Game of Thrones in the Middle East
We have recently been watching Saudi Arabia with the same level of interest we had during the 1973 oil shock and the aftermath of the 9/11 attacks in the U.S. The normally reclusive and almost non-existent kingdom had suddenly made it to the headlines after what seemed to be a sinister retreat of Lebanese Prime Minister Saad Hariri to Riyadh on Nov. 4 under false pretenses and then his forced resignation from his job, with accusations against Iran and keeping him effectively under arrest in the country since then.
This is the latest episode in what has been a rather uncharacteristically impulsive “game of thrones” in Saudi Arabia since its current leader, the 80-year-old King Salman bin Abdulaziz, replaced his brother King Abdullah when he died on Jan. 23, 2015. Since then, he hastily implemented policies of domestic reforms, timidly favored women’s rights, heavily got involved in the Yemen war, imposed a blockade on Qatar and intensified the kingdom’s rivalry with Iran, not only stirring the kingdom but also heightening fears of further instability in the region.
Behind all these somewhat rushed decisions is the 32-year-old Crown Prince Mohammed bin Salman, whose latest moves appear to be an aim at tightening his grip on power. On the same day Hariri resigned, Saudi security forces rounded up more than 200 prominent Saudi political and business figures, including 11 princes as well as ministers and wealthy tycoons, under the direction of a newly established anti-corruption committee on the same night. The fact that those arrested are being kept in Riyadh’s glamorous Ritz-Carlton Hotel instead of a prison sounds more like a surreal drama rather than a reality show.
The crown prince, widely known as MBS, has advanced in his career rather swiftly. He was appointed as defense minister soon after King Salman’s ascendance to the throne. A few months later, he became deputy crown prince, the head of the Economic and Development Affairs Council, and chairman of Saudi Aramco’s Supreme Council. And finally in June, he was elevated to the post of crown prince, becoming first in line to the throne and breaking the rules of succession in the kingdom.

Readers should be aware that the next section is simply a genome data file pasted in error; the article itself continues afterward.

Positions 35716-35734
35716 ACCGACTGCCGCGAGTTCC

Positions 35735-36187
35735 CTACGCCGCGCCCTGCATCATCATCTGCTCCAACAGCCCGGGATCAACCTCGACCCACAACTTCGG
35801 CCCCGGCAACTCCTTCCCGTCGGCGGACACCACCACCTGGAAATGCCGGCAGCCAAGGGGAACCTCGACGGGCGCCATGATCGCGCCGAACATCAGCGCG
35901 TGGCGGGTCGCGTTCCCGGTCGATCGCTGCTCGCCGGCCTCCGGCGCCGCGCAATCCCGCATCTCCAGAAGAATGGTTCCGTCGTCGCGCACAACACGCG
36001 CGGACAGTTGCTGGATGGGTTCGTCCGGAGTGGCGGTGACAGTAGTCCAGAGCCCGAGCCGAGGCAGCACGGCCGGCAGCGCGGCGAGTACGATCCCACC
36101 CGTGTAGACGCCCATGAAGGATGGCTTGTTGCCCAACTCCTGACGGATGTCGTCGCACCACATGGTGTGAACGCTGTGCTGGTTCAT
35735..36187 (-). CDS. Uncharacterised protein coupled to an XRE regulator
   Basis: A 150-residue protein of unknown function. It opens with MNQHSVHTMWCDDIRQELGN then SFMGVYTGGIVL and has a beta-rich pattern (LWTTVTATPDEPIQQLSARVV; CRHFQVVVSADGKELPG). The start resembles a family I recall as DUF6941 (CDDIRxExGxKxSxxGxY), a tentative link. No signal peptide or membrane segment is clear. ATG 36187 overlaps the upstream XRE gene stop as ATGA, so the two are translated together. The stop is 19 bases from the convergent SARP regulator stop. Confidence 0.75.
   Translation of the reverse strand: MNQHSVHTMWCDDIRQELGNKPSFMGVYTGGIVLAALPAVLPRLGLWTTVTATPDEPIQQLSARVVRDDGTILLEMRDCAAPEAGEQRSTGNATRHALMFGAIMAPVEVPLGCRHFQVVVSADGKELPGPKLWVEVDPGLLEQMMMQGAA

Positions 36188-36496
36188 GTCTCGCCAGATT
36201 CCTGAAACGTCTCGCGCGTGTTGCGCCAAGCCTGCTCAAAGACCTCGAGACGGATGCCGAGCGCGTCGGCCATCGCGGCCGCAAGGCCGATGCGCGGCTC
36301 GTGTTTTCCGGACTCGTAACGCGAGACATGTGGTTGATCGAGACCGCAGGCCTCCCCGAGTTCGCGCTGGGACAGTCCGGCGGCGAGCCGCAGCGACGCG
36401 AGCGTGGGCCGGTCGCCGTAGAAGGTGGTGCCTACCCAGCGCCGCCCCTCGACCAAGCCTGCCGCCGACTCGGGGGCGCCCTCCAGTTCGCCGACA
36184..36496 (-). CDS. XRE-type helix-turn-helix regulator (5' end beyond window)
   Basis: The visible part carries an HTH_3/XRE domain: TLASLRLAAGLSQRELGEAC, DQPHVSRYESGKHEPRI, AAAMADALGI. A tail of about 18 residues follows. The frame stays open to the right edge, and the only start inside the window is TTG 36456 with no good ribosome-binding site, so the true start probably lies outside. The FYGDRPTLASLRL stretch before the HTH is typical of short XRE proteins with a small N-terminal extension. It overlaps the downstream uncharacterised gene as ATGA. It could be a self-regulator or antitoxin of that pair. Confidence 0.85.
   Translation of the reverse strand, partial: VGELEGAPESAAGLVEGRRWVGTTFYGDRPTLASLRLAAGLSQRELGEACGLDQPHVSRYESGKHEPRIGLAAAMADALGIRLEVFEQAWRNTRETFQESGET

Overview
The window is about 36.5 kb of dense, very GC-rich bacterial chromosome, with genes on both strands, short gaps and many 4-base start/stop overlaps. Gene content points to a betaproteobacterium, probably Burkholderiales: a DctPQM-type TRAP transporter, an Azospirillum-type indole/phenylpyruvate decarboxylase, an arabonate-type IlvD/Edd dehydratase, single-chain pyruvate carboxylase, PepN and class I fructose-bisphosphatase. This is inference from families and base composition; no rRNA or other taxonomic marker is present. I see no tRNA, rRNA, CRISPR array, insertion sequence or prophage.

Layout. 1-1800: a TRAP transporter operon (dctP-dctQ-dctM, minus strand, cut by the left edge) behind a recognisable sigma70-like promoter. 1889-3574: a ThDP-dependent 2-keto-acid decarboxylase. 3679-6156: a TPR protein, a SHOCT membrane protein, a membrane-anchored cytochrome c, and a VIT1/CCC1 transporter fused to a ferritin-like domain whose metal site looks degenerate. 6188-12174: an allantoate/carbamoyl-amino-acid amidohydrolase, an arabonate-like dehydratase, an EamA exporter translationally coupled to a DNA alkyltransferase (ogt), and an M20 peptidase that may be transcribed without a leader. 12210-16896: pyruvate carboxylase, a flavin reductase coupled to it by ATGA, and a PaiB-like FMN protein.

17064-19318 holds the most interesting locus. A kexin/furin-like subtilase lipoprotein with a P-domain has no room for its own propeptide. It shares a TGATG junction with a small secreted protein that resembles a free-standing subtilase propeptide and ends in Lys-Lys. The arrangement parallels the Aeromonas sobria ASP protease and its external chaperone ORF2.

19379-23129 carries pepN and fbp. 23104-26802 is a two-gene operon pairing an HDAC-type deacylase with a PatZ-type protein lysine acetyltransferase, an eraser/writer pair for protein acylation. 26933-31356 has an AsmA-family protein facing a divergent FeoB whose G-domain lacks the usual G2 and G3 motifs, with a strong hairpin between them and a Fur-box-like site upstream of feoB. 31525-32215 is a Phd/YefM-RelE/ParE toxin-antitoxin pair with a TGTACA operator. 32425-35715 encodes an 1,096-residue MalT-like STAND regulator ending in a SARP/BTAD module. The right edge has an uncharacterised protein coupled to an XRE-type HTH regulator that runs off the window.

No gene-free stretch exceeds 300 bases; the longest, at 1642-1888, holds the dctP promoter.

He recently announced that he wanted to transform the kingdom into a modern state. His reform attempts so far in terms of diversifying the economy, the privatization of Saudi Aramco, and increasing the presence of women in the society have been received well abroad, though what their impact on the frustrated younger generation of Saudis without much access to accustomed wealth or reactionary religious groups would be is rather unknown.
It seemed that MBS’ recent maneuvers, mainly with aims to solidify his control, has the support of the White House and U.S. President Donald Trump. Trump’s tweets, like: “The Saudi royal family know exactly what they are doing” should be read as Trump’s intention to isolate Iran in the region and MBS’ willingness to co-opt to that idea.
Saudi Arabia has been struggling to preserve its dominant position in the Gulf and counter growing Iranian influence in the Middle East for a long time. The confrontation between them has been going on mostly through their proxies in Syria, Yemen, Iraq, and Lebanon. Thus, the latest Saudi accusations against Iran over its role in a missile strike on Riyadh on the night of Nov. 4 from Yemen as well as the resignation of Hariri raised the stakes a notch in the regional power game. With the U.S. encouragement lurking behind, regional pundits are now preparing to watch the imminent showdown between the rivals.
This is the game of thrones par excellence both in terms of Saudi domestic politics and the Middle East’s regional system. What happens to smaller players like Lebanon in this struggle does not seem to linger much in the minds of larger predators.